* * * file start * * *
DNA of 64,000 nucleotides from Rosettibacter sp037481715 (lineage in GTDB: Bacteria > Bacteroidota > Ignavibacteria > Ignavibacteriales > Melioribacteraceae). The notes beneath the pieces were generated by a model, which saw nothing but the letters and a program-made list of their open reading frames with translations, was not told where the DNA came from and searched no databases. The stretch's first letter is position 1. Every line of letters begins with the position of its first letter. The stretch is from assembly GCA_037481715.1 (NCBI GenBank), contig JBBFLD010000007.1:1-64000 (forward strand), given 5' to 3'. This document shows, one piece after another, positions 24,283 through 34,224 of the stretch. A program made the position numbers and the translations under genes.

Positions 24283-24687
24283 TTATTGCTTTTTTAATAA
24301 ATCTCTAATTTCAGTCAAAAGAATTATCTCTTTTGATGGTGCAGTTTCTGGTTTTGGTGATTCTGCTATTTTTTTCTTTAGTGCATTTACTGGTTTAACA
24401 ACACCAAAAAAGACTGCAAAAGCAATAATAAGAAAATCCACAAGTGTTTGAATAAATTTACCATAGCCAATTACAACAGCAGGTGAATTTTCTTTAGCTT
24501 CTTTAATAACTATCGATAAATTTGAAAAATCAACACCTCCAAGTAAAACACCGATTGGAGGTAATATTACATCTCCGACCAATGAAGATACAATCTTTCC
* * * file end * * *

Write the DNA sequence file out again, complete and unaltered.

DNA of 64,000 nucleotides from Rosettibacter sp037481715 (lineage in GTDB: Bacteria > Bacteroidota > Ignavibacteria > Ignavibacteriales > Melioribacteraceae). The notes beneath the pieces were generated by a model, which saw nothing but the letters and a program-made list of their open reading frames with translations, was not told where the DNA came from and searched no databases. The stretch's first letter is position 1. Every line of letters begins with the position of its first letter. The stretch is from assembly GCA_037481715.1 (NCBI GenBank), contig JBBFLD010000007.1:1-64000 (forward strand), given 5' to 3'. This document shows, one piece after another, positions 24,283 through 34,224 of the stretch. A program made the position numbers and the translations under genes.

Positions 24283-24687
24283 TTATTGCTTTTTTAATAA
24301 ATCTCTAATTTCAGTCAAAAGAATTATCTCTTTTGATGGTGCAGTTTCTGGTTTTGGTGATTCTGCTATTTTTTTCTTTAGTGCATTTACTGGTTTAACA
24401 ACACCAAAAAAGACTGCAAAAGCAATAATAAGAAAATCCACAAGTGTTTGAATAAATTTACCATAGCCAATTACAACAGCAGGTGAATTTTCTTTAGCTT
24501 CTTTAATAACTATCGATAAATTTGAAAAATCAACACCTCCAAGTAAAACACCGATTGGAGGTAATATTACATCTCCGACCAATGAAGATACAATCTTTCC